On Monday evening, August 8, 2016 Bishop Edward K. Braxton spoke about the need for moral leadership in action in order to bridge the racial divide in the United States.
Addressing a large audience at the Cardinal Rigali Center in the Archdiocese of St. Louis, the bishop pointed out that his academic training is in systematic theology and not in political science. He said that he had been Bishop of Belleville for more than ten years before he uttered a word in public about the racial divide.
But, he said, “As a citizen of this country, as a Catholic priest and bishop, and as an African-American, I am deeply distressed by the recent violent eruptions of the racial divide in the United States. I believe that a new level of moral leadership in action is needed if we are to bridge this divide.”
The bishop said that a key to overcoming this divide is the embrace of authentic moral leadership by all members of the community. He said that he has long been inspired by Robert K. Greenleaf’s book, “Servant Leadership: A Journey into the Nature of Legitimate Power and Greatness.”
“Dr. Greenleaf, a Harvard professor, spent much of his career in the field of management research, development. He brought keen insights into human nature in his reflections on effective leadership. He saw effective leadership as a form of service. In a time of the breakdown of a sense of togetherness among people, there is an acute need for a new authenticity. The moral authority needed to bring fragmented factions together can only come about if those in diverse positions of leadership are open to an attitude of genuine service to individuals and groups holding divergent points of view.”
He said that there is little hope of forging a path of healing between those who assert that “Black Lives Matter” and those who assert that “All Lives Matter” without moral leadership that is not self-centered.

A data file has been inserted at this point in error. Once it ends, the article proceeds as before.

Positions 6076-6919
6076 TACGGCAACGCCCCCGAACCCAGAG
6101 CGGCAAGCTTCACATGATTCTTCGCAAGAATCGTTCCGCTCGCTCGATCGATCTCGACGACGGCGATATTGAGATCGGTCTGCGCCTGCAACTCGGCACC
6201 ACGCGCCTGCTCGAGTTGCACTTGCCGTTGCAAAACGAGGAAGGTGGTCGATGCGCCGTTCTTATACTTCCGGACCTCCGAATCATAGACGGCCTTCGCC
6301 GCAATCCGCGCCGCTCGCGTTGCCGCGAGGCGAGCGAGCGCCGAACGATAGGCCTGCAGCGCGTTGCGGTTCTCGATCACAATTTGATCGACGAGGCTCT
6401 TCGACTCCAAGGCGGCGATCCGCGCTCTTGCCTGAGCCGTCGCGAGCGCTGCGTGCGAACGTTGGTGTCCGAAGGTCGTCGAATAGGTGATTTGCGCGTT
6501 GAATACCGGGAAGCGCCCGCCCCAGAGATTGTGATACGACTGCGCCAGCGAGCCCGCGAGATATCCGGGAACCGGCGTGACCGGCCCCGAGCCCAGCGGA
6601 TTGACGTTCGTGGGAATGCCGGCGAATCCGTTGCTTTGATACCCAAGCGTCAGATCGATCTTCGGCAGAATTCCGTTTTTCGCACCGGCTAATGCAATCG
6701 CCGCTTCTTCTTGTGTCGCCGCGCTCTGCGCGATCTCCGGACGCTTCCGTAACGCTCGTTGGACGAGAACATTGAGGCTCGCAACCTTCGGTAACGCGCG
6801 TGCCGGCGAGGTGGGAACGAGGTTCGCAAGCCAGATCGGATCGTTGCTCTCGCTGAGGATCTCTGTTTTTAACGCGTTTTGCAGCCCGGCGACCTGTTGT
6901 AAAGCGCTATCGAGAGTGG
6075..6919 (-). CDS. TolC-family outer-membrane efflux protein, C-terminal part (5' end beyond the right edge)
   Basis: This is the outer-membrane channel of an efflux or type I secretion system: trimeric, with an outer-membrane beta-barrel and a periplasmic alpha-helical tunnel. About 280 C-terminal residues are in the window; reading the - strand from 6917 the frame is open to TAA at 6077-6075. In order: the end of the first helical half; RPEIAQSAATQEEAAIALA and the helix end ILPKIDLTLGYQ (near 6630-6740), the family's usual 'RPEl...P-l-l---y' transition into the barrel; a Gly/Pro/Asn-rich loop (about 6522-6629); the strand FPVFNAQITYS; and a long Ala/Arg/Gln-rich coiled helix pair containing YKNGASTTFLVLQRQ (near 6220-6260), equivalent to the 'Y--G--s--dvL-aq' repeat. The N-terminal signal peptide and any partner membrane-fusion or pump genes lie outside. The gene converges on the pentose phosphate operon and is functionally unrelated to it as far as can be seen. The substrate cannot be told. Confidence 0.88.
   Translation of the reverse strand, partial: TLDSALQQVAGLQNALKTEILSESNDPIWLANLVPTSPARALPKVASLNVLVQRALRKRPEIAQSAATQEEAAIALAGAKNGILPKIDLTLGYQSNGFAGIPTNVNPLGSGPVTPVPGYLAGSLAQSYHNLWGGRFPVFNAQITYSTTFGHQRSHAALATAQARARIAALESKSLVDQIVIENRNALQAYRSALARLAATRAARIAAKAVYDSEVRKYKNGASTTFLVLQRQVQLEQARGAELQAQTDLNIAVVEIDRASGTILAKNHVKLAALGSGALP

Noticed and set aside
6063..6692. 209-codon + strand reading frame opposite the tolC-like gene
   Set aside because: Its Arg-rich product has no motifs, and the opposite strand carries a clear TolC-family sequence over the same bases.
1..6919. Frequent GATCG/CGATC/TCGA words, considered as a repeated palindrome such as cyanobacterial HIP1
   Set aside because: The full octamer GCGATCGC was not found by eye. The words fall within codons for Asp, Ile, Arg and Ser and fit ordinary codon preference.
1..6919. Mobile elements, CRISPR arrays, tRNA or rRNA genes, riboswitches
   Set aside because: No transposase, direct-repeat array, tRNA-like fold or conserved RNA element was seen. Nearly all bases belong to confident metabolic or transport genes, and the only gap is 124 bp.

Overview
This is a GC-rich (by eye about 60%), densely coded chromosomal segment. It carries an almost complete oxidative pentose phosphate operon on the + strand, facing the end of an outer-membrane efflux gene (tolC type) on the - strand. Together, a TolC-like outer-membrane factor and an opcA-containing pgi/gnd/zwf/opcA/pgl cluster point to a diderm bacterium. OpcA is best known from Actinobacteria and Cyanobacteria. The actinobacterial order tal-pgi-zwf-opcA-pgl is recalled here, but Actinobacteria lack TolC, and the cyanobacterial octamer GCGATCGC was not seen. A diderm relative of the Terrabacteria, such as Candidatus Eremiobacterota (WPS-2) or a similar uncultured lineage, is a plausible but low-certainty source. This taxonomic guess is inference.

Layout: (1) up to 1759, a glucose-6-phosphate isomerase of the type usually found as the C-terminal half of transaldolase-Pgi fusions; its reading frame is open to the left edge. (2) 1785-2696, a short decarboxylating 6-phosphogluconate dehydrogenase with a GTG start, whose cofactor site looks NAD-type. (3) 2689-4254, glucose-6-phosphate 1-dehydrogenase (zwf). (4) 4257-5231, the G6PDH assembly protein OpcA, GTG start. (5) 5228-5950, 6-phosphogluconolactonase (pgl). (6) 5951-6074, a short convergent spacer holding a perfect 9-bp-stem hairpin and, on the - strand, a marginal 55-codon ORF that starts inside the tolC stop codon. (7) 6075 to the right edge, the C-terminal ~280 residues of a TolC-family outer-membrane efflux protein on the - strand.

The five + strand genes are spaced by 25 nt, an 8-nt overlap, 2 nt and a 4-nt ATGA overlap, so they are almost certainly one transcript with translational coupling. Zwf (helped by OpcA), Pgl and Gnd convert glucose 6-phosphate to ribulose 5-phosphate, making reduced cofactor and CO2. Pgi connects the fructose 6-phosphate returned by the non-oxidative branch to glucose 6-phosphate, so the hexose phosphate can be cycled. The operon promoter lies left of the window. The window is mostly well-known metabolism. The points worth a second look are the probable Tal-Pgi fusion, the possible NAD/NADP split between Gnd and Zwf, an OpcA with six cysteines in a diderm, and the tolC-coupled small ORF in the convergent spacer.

“When more people bring openness, understanding, humility, and compassion to their positions of leadership, the potential for establishing or re-establishing community is significantly increased. This is essential if the community is to move toward common meaning, forgiveness, reconciliation, consensus and the conversion of hearts. We need servant leadership not only from the sitting and future President of the United States but also from every citizen.
Servant leadership becomes moral leadership in action. This is what we need from parents, extended family members, and parish communities. We need it from religious leaders of every faith tradition, including the Catholic Church, particularly the Christian faithful along with the religious sisters, brothers, deacons, priests, and bishops who serve them by leading them to the true meaning of the Gospel of Jesus Christ. This same attitude of moral leadership in action is needed in all areas of law enforcement and criminal justice, protest groups, participants in gun legislation debate, the media, civic and business leaders, and educators, coaches, and mental health specialists.”
A number of people in the audience spoke about their personal experiences they have been treated unjustly and unfairly in society and in the Church. They have felt that their lives really did not matter. They expressed their gratitude to the Bishop for giving voice to the concerns of African-American people. Several expressed their disappointment that the leadership of the Catholic Church has seemed hesitant to acknowledge the Black Lives Matter movement. They appreciated the Bishop’s constructive criticisms of some aspects of the movement as well as his clear explanation of the origins of the expression “Black Lives Matter.” He stressed that ultimately all lives matter even though in certain circumstances the lives of specific groups of people might be particularly endangered.
In recent weeks Bishop Braxton has been speaking on the importance of moral leadership in action in a variety of settings throughout the summer.
On Thursday July 21, he gave the closing address at the Roundtable Association of Catholic Diocesan Social Action Directors Social Action Summer Institute 2016 at St. Xavier University in Chicago.
Commenting on his recent presentations, the bishop said: “I certainly do not pretend to have the answers to the questions concerning renewed strife and conflict in this country. It is my hope that my lectures, addresses, and published writings can make a contribution to civil discourse about acutely difficult and painful challenges that we all have a responsibility to face. Everyone can and should do something. Listen! Learn! Think! Pray! Act!”